[1] “2018 Demographics,” NRF 2019: Retail’s Big Show.

3 Takeaways to Help You Prepare for 2019

The evidence is undeniable: We’re living in the age of the technology-enabled supply chain. While the last 10 years have focused on physical assets and infrastructure, businesses are now shifting their attention – and dollars ­– to IT investments in logistics. These technologies are transforming the outdated and paper-driven logistics industry, as shippers leverage new tools to improve visibility, planning and responsiveness across their supply chains.

In a recent research initiative with Logistics Trends & Insights, AGL set out to uncover emerging trends in the supply chain technology market and which innovations have the greatest potential to drive value for businesses in the coming years. Our research revealed:

  1. Supply chain tech investments will jump nearly 20 percent.
    Based on CSCMP market data, businesses spent an estimated $75 billion on supply chain technology in 2017, a figure that will rise 17 percent to an estimated $87.8 billion by 2022. The takeaway? For organizations with complex logistics requirements and processes, a technology-enabled supply chain is quickly becoming table stakes for survival. Businesses that put the right tools in place now can improve automation and visibility, allowing them to work more efficiently and react quickly when issues inevitably arise. Meanwhile, businesses that continue to use manual processes will struggle to meet increasingly complex fulfillment requirements and customer delivery expectations.
  2. Venture capital is fueling significant growth in emerging technologies.
    Recognizing the vast potential in the supply chain market, investors are pouring money into tech startups that promise to usher the industry into the modern age. Between 2012 and 2017, supply chain and logistics tech firms received more than $8.4 billion in investments, many of them in tools that didn’t exist in previous investment cycles. For most organizations, emerging technologies like AI and machine learning are just entering the radar: One study found that 95 percent of companies aren’t fully capitalizing on digital technologies in their supply chains yet. Those that can unlock the power of disruptive technology will have a serious edge, however. For example, 74 percent of businesses that have adopted IoT in their supply chains report a related boost in revenue.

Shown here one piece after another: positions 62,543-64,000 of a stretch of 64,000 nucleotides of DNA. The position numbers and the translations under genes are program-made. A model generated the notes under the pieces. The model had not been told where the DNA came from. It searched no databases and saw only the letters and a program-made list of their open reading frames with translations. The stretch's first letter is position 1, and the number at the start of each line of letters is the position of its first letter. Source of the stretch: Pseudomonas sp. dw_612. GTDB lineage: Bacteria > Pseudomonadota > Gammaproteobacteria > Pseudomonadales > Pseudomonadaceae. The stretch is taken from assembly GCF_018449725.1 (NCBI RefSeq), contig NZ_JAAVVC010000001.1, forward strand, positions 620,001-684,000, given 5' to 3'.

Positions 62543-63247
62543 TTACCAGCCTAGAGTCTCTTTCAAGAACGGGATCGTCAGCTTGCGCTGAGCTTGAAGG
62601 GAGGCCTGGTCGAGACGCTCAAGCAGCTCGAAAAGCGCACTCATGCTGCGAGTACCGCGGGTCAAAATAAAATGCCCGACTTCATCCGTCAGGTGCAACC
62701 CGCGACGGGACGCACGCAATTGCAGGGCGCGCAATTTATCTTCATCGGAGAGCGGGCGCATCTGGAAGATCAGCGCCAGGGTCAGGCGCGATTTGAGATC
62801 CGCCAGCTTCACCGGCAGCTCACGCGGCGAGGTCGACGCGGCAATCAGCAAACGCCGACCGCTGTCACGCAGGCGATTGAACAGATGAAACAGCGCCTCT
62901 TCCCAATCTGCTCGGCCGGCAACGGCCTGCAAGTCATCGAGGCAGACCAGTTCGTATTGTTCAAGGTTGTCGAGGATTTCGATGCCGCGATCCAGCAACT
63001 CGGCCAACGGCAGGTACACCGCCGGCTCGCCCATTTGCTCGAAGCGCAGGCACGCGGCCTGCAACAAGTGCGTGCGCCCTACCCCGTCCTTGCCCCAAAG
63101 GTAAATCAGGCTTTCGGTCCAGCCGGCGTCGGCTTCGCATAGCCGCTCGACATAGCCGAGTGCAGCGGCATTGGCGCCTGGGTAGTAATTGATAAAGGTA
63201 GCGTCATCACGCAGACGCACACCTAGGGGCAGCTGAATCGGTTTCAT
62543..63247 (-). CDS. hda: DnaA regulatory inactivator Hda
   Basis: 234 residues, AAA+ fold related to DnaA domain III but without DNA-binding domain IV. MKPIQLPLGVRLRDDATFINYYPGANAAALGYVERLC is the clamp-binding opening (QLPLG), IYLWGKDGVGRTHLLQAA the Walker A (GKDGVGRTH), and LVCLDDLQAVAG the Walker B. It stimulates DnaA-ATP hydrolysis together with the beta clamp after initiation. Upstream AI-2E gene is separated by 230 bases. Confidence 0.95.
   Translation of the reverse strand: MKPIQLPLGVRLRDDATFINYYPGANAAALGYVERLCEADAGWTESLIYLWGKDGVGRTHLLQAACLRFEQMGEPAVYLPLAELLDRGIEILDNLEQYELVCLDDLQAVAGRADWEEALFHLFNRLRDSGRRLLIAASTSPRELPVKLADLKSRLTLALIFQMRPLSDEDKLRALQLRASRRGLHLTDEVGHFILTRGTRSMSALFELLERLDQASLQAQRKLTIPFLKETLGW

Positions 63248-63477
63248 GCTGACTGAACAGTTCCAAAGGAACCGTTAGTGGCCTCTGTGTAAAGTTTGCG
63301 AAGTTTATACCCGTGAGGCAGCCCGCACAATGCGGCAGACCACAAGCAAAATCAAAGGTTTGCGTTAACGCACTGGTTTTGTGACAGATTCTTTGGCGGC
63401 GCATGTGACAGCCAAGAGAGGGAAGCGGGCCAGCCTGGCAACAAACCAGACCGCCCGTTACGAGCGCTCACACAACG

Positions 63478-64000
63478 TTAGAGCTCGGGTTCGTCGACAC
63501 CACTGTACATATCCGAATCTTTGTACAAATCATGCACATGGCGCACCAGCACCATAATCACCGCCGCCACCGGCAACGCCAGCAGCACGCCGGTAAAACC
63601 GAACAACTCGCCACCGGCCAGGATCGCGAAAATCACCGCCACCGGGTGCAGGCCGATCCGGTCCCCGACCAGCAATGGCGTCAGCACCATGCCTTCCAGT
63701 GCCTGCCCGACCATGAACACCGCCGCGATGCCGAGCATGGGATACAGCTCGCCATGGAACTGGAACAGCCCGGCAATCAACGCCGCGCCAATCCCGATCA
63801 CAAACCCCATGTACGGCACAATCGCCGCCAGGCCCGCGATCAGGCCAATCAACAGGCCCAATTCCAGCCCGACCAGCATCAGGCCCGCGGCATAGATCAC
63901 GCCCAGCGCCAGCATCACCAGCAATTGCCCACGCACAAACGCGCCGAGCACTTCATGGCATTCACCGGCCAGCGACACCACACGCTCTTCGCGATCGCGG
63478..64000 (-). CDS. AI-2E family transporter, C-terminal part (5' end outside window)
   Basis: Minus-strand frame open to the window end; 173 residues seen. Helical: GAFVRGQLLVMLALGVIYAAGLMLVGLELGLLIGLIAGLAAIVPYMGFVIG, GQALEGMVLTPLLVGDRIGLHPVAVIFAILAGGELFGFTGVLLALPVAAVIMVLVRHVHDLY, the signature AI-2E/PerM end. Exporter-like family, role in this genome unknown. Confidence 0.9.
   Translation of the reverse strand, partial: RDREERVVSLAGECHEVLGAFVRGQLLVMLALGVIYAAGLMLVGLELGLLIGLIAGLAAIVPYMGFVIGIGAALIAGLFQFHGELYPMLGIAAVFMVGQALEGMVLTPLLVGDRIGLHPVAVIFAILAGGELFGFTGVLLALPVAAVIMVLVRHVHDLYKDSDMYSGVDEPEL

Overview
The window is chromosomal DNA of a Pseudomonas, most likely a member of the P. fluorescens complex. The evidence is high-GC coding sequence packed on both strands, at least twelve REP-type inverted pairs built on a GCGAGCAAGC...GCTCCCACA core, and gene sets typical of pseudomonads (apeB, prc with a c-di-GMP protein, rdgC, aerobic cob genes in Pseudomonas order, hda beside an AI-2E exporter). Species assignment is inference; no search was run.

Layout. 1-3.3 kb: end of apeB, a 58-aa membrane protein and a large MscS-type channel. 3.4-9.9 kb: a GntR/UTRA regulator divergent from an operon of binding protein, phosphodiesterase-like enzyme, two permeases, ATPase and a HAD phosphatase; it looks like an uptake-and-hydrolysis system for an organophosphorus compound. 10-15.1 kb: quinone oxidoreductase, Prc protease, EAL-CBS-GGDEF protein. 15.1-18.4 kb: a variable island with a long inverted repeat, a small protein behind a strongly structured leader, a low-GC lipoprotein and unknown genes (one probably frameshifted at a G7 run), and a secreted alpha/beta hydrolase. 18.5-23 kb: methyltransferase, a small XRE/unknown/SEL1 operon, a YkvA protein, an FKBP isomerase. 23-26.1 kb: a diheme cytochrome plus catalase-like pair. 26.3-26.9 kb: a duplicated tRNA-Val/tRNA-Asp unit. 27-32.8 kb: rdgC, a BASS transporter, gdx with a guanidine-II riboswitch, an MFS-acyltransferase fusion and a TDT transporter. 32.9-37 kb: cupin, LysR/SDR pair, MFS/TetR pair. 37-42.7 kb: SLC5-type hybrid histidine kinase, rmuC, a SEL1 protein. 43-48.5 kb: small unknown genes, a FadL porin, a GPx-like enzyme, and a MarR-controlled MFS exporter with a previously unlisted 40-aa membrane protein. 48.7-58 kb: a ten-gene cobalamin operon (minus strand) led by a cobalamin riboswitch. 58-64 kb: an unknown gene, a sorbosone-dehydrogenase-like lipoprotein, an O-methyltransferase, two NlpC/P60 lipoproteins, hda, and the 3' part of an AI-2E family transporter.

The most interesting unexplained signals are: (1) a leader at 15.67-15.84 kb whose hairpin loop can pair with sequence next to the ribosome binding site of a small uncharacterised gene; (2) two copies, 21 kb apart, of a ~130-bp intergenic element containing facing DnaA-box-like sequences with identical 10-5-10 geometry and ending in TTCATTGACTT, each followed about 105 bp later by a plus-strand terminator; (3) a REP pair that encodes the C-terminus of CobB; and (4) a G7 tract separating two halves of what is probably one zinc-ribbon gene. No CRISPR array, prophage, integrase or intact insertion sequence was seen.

3. Organizations have a vast array of new technologies at their fingertips.
    Planning and execution tools. Customs support. Platforms redesigned to be more UX-friendly. The technologies coming onto the market today are as varied as the organizations that use them. While some may be swayed by flashy dashboards and packaging, tools that enable seamless data sharing and communication have the greatest potential to deliver ROI. A trusted supply chain partner with deep knowledge of the space can help businesses separate the real from the hype to build a high-functioning technology stack.

Advanced technologies are enjoying a long-overdue renaissance in the world of supply chains, giving businesses a choice to either embrace the new or get left behind. While plenty of tech companies are vying for shippers’ attention, those that combine a holistic platform with dedicated logistics knowledge and support offer the best chance at supply chain optimization.

Download a free copy of AGL’s “Supply Chain Investment Report” to get an inside look at the technologies poised to transform your operations for years to come.


What’s Next for Supply Chain Tech?

From floods to hurricanes to historically high ocean rates, 2018 has dealt one challenge after another to supply chain professionals. In our recent infographic, we broke down the stories making headlines and causing turmoil for shippers this year, including:

  • April 1’s ELD mandate, which led to a reported drop in productivity for 83 percent of trucking companies
  • The $250 billion in Chinese tariffs President Trump has imposed this year, with more looming on the horizon
  • The shocking 50 percent year-over-year increase in ocean rates, as freight carriers tried to wrestle back control of pricing and improve profitability

As for 2019? More uncertainty and complexity are sure to follow. Measures like the bunker adjustment factor, which many ocean carriers are enacting to offset rising fuel costs, will have an impact on organizations’ bottom lines. Meanwhile, two in three businesses say they lack visibility into logistics processes, and 70 percent of businesses experience supply chain disruptions. These current and impending challenges underscore the importance of an agile, technology-driven supply chain.

Tech Investments Are on the Rise

By preparing with the right mix of tools, people and processes, businesses can equip themselves to handle whatever 2019 brings. Technology is the backbone of that strategy: A centralized platform is key for improving visibility, optimizing operations, gaining insight and delivering value across the supply chain.

Recognizing these opportunities, a new wave of digital logistics startups aims to help businesses enhance nearly every area of supply chain activity. Venture capital continues to pour into the sector, and shippers are increasing their tech investments to gain a competitive edge in the market.